If someone successfully applies for a loan or a credit card using your identity, there will be a big mess to clear up. I don’t want to downplay the hassle, there. I would be extremely annoyed if that happened to me.
However, what we hear on the news and especially in commercials for services like LifeLock (lots of lawsuits) and FreeCreditReport.com (misleading at best) is inundating us with fear that it’s almost a given that it will happen to us. The truth is, financial identity theft becomes less likely to happen to any one person with each passing year. From Wikipedia:
Identity theft complaints as a percentage of all fraud complaints decreased from 2004-2006. The Federal Trade Commission reported that fraud complaints in general were growing faster than ID theft complaints. The findings were similar in two other FTC studies done in 2003 and 2005. In 2003, 4.6 percent of the US population said they were a victim of ID theft. In 2005, that number had dropped to 3.7 percent of the population.
When listening to people tout statistics, keep in mind also that “identity theft” is a broad category that includes financial identity theft. They’re both awful, and I hope it never happens to you, but you don’t have to feel like forking over $10 a month for identity theft protection is necessary. You certainly don’t want to publish any sensitive information in the newspaper like Jeremy Clarkson did, but you should be fine with shredding anything that has, say, a promotion code, or your name already printed on it.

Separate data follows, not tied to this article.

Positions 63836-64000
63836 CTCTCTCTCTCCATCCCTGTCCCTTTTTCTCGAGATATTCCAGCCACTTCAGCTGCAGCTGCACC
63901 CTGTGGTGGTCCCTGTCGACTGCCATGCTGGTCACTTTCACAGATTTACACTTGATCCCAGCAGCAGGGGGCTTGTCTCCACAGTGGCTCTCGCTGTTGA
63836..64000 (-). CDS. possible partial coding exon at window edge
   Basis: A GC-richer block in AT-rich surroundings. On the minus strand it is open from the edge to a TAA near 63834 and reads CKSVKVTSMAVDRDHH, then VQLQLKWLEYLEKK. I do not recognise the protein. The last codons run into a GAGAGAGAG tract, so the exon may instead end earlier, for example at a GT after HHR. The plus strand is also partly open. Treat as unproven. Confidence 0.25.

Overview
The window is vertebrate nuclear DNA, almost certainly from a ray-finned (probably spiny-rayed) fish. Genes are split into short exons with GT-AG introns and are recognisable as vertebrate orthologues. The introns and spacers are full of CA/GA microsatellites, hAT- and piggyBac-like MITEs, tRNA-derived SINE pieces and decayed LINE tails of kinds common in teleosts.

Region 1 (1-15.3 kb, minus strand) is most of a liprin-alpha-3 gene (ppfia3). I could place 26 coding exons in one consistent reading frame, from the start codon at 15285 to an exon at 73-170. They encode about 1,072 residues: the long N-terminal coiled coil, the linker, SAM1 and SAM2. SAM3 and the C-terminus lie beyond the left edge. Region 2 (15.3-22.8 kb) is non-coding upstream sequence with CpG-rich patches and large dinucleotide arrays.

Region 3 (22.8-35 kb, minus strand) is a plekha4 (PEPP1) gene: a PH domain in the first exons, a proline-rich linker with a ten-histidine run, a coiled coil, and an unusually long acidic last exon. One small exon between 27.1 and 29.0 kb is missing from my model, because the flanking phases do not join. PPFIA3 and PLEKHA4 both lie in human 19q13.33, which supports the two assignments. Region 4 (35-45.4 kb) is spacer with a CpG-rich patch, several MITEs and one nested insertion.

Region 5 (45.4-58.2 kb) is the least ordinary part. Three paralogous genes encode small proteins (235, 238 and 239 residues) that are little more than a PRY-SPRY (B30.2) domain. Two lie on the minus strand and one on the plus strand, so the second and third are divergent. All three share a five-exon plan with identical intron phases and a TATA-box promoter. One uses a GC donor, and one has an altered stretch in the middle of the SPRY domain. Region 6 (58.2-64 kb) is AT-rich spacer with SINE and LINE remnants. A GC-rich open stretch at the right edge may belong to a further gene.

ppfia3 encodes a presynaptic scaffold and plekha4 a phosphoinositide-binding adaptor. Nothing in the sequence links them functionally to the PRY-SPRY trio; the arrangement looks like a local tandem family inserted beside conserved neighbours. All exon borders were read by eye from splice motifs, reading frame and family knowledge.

And incidentally, why do the FreeCreditReport.com commercials hinge on the fact that if my credit is compromised, I won’t be able to get a good job? What does my credit report have to do with my résumé?
Published or updated September 16, 2008. If you enjoyed this article, subscribe to the RSS feed or receive daily emails. Follow @ConsumerismComm on Twitter and visit our Facebook page for more updates.